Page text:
The Melbourne Airport Rail will run across the second tallest bridge in Melbourne – surpassed only by the West Gate Bridge – according to the first concept designs released by the Victorian and federal governments.
The concept designs depict a new rail bridge over the Maribyrnong River and elevated twin tracks between Sunshine and Albion Junction.
The new bridge will be 550 metres long, 50 metres high and built alongside the existing heritage-listed rail bridge over the Maribyrnong River.
Between Sunshine and the Albion Junction, trains will gradually rise to travel on new elevated twin tracks across a distance of less than two kilometres, before descending and continuing at ground level alongside the existing freight line through Sunshine and Airport West towards the airport.
The federal and state governments have each committed $5 billion to the project.
Federal minister for urban infrastructure and cities Paul Fletcher said that once the line was complete tourists visiting the state would be able to get from the airport to regional Victoria in a hassle-free way, while residents of the booming south-eastern suburbs would be able to get to the airport without changing trains.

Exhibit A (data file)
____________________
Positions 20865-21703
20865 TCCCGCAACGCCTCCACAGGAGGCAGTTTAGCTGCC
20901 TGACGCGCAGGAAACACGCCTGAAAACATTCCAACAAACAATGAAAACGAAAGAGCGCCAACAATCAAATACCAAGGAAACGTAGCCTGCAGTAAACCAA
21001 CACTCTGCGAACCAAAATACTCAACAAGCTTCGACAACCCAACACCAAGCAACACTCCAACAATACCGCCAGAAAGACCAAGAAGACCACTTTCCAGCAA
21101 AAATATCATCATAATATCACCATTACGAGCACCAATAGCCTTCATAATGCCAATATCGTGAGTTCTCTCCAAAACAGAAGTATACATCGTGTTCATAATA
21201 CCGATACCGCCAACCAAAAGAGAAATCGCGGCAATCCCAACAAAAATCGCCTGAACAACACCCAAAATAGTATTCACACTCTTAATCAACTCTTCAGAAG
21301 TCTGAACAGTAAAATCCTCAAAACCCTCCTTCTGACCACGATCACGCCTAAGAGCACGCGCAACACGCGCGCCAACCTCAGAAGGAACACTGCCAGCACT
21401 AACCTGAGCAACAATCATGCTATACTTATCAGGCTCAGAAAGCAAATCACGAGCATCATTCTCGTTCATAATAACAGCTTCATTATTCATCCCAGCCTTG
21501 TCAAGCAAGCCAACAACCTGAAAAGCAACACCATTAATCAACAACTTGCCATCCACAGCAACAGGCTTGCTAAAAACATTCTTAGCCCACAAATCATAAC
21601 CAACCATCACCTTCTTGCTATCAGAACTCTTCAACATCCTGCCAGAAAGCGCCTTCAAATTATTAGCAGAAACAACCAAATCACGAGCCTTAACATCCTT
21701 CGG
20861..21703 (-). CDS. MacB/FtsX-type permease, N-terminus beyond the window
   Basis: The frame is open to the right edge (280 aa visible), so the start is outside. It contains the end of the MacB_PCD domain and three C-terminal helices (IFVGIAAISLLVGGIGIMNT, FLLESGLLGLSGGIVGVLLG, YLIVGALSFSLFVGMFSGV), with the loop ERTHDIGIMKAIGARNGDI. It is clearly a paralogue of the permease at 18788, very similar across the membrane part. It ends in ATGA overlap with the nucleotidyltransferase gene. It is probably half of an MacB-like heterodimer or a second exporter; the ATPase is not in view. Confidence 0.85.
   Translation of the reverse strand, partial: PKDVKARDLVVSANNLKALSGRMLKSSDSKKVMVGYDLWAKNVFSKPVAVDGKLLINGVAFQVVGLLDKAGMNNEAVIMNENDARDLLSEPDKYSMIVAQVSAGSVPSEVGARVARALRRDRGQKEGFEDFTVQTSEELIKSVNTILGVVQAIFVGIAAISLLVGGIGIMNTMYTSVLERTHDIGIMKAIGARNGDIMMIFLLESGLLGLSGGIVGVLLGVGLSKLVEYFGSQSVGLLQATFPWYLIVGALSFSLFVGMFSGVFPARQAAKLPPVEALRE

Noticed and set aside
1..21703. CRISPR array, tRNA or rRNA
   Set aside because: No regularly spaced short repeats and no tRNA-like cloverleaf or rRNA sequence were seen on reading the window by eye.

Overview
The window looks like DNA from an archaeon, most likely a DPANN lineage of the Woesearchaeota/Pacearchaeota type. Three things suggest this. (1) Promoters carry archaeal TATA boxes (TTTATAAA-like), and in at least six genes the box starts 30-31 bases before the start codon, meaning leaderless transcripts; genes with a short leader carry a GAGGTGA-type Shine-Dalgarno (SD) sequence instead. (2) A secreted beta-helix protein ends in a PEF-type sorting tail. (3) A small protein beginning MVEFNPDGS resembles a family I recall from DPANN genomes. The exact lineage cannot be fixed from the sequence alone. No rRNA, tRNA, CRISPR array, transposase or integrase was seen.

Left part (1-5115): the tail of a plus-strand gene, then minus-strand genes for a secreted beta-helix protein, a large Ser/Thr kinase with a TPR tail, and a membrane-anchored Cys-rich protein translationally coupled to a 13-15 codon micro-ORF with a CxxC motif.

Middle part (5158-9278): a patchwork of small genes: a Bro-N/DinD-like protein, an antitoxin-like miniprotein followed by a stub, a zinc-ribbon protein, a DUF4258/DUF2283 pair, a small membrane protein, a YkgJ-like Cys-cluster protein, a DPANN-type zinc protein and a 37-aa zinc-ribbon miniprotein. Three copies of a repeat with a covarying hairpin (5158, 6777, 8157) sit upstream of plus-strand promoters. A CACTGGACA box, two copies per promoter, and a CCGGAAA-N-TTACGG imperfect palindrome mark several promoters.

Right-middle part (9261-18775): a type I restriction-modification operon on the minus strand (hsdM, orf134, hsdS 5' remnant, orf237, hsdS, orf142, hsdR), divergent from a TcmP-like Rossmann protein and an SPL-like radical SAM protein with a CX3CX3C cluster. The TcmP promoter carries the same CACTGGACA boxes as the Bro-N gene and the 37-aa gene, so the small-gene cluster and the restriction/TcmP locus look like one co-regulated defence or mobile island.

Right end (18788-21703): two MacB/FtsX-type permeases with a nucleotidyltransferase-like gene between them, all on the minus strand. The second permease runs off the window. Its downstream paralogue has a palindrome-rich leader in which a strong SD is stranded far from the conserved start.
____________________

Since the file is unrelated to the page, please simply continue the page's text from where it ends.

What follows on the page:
“We know how long people have been waiting to see Melbourne Airport Rail become a reality, and these concept designs show just how much progress is happening on this transformational project,” he said.
State transport infrastructure minister Jacinta Allan said elevating the line would avoid costly and disruptive impacts to several major roads.
“Works from Sunshine to Albion will form an important part of Melbourne Airport Rail, with Sunshine becoming a key station for airport services and other regional and metro lines,” she said.
“These improvements will make travelling through Sunshine easier, as the number of trains and passengers increases following the completion of projects such as the new Metro Tunnel, Sunbury Line Upgrade and Melbourne Airport Rail.”
Construction on the project is set to begin in 2021 and the target opening year is 2029.
Source: Architecture - architectureau